Vienna's Jewish Museum
Vienna's Jewish Museum. Photo by Gryffindor, Wikipedia
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Vienna’s Jewish Museum holds hundreds of books and works of art that may have been stolen by Nazis, an Austrian newspaper reported Saturday.

A screening program that started in 2007, years after other Austrian museums began combing their collections for works taken from their rightful owners, has determined that about 500 works of art and 900 books are of dubious origin, Der Standard said.

It cited in particular paintings by Jehudo Epstein, who, while abroad in 1936, entrusted 172 works to industrialist Bernhard Altmann for safekeeping. Altmann fled the country in 1938 when Nazi Germany annexed Austria, and his factory was “Aryanized,” the paper said. The Nazis confiscated the paintings and in some cases erased the signature of the artist.

Epstein died in South Africa in 1945. After 1947, his widow tried in vain to track down the paintings, some of which were later sold at auction by Dorotheum, a huge Austrian auction house, the paper said. One of them, “Madchen mit blonden Zopfen” ‏(The Girl With Blonde Braids‏), was purchased by gallery owner and restaurateur Kurt Kalb.

Several others are now in the Jewish Museum’s collection, the paper said, citing information it got from the museum after many requests.

Danielle Spera, who became museum director in 2010, told the paper that despite tight finances, in December 2011 it hired a part-time researcher to check the provenances of its artworks.

“Anything that was acquired illegally ought to be returned. There will not be a hint of hesitation,” Spera told the paper.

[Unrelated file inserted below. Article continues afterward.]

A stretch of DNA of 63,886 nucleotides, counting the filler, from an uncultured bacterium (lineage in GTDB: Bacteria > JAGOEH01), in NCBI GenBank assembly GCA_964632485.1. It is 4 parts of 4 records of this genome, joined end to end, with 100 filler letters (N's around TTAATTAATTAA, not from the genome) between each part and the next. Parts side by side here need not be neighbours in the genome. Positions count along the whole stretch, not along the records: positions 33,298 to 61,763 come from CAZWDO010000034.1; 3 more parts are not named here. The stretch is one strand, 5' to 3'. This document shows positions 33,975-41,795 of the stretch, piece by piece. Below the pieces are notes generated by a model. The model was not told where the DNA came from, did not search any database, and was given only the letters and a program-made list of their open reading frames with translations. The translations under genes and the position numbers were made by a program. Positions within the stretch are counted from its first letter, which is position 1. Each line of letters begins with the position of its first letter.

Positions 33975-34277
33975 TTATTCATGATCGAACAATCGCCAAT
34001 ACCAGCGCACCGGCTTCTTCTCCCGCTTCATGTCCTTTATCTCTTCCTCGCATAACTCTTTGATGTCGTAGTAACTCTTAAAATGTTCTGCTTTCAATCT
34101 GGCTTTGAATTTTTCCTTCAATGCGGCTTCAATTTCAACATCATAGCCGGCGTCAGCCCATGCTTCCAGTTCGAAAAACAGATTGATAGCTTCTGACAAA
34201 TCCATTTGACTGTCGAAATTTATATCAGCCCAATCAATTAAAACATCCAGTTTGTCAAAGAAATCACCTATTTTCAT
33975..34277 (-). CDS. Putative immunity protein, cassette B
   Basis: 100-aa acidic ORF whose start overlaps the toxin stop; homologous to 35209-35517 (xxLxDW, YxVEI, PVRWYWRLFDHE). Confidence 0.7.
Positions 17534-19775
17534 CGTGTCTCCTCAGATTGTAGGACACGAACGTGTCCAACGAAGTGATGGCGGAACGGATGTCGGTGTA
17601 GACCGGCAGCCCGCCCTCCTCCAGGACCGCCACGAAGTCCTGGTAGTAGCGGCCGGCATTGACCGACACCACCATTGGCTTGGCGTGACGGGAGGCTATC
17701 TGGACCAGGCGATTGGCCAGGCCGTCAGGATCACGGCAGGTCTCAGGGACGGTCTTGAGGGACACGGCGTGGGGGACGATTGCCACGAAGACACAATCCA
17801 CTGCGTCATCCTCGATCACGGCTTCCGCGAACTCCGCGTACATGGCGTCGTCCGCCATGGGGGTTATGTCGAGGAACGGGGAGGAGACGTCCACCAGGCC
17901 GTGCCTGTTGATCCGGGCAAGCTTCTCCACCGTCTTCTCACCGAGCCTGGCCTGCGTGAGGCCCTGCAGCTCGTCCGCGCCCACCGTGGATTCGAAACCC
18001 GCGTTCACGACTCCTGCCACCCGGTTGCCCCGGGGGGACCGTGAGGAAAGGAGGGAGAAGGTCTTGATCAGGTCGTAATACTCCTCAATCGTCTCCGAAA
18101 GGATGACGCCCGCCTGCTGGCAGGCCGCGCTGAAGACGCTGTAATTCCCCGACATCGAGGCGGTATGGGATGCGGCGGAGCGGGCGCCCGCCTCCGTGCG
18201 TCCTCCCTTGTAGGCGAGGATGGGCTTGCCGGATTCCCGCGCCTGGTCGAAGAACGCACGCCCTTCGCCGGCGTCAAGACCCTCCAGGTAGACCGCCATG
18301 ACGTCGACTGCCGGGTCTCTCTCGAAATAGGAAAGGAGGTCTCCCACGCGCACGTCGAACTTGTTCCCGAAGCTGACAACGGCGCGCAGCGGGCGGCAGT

Der Standard said leaders of Austria’s Jewish community whose collections are on permanent loan to the municipal museum voted in October to return an Epstein painting called “Italienische Landschaft” ‏(Italian Landscape‏) and a work in a separate museum to the painter’s heirs, who now live in England. That transfer could take place as early as this month, it said.

The Jewish Museum contains, among other works, the Jewish community’s own collection, bequeathed in 1992; a Max Berger collection bought by the city in 1988; the Sussmann collection, on loan since 1992, and donations from a collection by Martin Schlaff.

Other Austrian museums have already had to grapple with the issue of returning looted art to the proper owners.

A painting by Egon Schiele, which was seized by the Nazis on the eve of World War II, was shown in public for the first time in more than a decade last year after the Leopold Museum reached a settlement with claimants that cost millions of dollars.

The move over the past several years to return stolen artwork is but a drop in the bucket, art sources note. Between 1933 and 1945, the Nazis systematically stole an estimated 670,000 works throughout Europe, including works by major artists like Monet and Chagall. Most have never been returned to their rightful owners or heirs. Some are displayed in museums all over the world, including in Israel.

Over the past few decades there has been an international effort to locate the works’ rightful owners or heirs and return them. Dozens of countries have signed an international convention to this effect, and many have established official bodies to handle such cases.